In their own spheres of influence, and measured by any reasonable standard, these were men of unreasonable wealth and power. But as their empires crumbled, bit by bit, so did their health. Like any classic hysterical symptoms, theirs are probably overdetermined, carrying elements of what Freud described as “‘flight into illness’ if reality becomes painful or frightening,” and also of “a typical cycle. . . . repression, failure of the repression, and return of the repressed.”

It would be too satisfying to think of the reemergent repressed here as some phantasm leading the guilty dictator or false prophet by the hand as, like Scrooge, he is made to face his crimes and their victims. But it’s impossible not to see these illnesses in relation to the men’s loss of political invincibility, as a perfect reflection of the collapse of their own repressive mechanisms—both social and psychological.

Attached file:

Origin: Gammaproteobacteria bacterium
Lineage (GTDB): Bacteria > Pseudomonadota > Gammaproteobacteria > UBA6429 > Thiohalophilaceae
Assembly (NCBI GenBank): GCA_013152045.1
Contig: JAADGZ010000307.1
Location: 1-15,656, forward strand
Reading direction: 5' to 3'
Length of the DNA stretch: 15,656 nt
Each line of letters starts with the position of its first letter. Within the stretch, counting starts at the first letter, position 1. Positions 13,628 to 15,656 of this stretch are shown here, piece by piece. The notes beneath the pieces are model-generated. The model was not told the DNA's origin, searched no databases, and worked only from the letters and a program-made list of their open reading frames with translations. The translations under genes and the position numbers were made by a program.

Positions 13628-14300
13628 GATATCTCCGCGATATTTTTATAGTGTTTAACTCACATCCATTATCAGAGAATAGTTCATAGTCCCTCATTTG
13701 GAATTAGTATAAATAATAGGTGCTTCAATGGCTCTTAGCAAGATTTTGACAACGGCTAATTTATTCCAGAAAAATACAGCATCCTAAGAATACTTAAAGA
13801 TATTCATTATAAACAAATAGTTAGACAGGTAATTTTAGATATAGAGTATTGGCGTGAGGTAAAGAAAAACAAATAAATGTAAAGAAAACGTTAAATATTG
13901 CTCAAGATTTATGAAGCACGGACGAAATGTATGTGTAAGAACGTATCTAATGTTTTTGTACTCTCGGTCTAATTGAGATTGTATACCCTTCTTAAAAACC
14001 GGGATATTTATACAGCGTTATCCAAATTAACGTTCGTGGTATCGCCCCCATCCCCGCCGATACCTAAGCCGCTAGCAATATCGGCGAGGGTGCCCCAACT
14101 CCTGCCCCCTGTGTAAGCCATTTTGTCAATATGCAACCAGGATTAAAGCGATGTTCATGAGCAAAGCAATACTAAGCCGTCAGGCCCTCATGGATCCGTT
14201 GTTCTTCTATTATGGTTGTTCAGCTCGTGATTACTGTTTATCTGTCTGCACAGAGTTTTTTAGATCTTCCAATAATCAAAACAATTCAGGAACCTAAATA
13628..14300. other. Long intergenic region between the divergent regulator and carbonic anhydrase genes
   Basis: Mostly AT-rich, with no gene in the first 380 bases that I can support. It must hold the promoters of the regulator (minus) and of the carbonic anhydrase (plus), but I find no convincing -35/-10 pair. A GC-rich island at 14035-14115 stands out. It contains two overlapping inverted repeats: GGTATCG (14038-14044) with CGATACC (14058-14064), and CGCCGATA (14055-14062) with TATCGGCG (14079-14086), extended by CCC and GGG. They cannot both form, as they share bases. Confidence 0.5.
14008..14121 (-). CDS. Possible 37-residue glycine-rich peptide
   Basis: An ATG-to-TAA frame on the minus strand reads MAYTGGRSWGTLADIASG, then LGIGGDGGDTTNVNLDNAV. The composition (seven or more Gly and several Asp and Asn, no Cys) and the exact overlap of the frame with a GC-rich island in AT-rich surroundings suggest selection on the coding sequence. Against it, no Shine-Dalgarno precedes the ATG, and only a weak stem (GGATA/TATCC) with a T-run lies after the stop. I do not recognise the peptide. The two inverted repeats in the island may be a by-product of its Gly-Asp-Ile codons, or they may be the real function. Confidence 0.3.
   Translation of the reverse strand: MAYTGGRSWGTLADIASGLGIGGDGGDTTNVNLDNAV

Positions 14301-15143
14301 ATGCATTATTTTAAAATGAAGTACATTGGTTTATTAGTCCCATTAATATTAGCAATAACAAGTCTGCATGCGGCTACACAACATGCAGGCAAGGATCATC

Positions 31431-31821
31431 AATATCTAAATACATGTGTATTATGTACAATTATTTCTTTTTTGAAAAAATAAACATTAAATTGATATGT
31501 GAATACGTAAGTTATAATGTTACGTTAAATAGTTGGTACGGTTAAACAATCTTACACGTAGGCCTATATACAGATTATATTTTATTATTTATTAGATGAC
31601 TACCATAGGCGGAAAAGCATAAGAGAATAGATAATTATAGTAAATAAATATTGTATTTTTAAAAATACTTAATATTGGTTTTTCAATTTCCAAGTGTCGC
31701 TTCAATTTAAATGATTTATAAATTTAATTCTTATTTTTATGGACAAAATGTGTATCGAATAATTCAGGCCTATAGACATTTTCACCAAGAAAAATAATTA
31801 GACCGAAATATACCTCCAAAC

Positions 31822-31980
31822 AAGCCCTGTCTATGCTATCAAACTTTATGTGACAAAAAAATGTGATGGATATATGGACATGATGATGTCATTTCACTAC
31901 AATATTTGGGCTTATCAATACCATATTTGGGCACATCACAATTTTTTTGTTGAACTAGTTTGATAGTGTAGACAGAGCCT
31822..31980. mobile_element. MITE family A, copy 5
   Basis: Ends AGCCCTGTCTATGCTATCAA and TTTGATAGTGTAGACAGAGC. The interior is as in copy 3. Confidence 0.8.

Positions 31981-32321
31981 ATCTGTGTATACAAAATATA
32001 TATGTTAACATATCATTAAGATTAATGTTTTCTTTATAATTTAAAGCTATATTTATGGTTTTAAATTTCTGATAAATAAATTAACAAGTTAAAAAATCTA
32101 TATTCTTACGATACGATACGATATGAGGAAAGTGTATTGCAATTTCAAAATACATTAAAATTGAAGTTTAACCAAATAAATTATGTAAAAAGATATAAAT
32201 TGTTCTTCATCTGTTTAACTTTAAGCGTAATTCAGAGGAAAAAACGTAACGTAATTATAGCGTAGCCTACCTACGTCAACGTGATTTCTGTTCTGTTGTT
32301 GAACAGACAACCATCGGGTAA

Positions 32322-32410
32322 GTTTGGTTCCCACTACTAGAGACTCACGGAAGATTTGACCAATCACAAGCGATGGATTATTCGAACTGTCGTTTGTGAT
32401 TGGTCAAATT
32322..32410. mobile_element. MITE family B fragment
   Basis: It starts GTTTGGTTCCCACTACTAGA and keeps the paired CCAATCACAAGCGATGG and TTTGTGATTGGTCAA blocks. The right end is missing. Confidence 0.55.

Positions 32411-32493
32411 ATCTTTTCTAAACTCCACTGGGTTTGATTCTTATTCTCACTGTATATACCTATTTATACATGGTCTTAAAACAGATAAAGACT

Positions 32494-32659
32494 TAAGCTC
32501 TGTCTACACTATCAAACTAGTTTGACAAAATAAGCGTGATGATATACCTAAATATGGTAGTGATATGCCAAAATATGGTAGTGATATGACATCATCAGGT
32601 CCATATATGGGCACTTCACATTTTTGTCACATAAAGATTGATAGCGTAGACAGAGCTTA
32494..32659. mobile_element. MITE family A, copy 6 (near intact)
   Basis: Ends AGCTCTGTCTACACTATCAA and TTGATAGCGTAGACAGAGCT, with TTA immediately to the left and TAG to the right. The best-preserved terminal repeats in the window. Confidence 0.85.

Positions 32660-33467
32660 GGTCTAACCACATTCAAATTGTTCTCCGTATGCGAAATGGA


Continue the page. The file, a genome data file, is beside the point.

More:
The revelation of Marcos’ masquerade came just weeks before he unsuccessfully rigged the Philippine elections in an effort to stem the tide of overwhelming support for Corazon Aquino, a woman. And just weeks after that debacle he finally had to flee Manila with his now-indicted wife, Imelda, who left behind 3,000 pairs of shoes. As recently as December 1984, Marcos had torn off his shirt in front of journalists to show his fitness and lack of surgical scars. And at about the same time, in a panic about communist rebel successes (and maybe haunted by the ghost of Benigno Aquino, Corazon’s murdered husband, as well), he released a pathetic videotape of himself—shirtless—lifting dumbbells in his palace.

But by 1985, political crises mounting, Newsweek titled its periodic piece on him “Twilight of a Patriarch: Though III, Marcos Remains in Charge.” Not for long.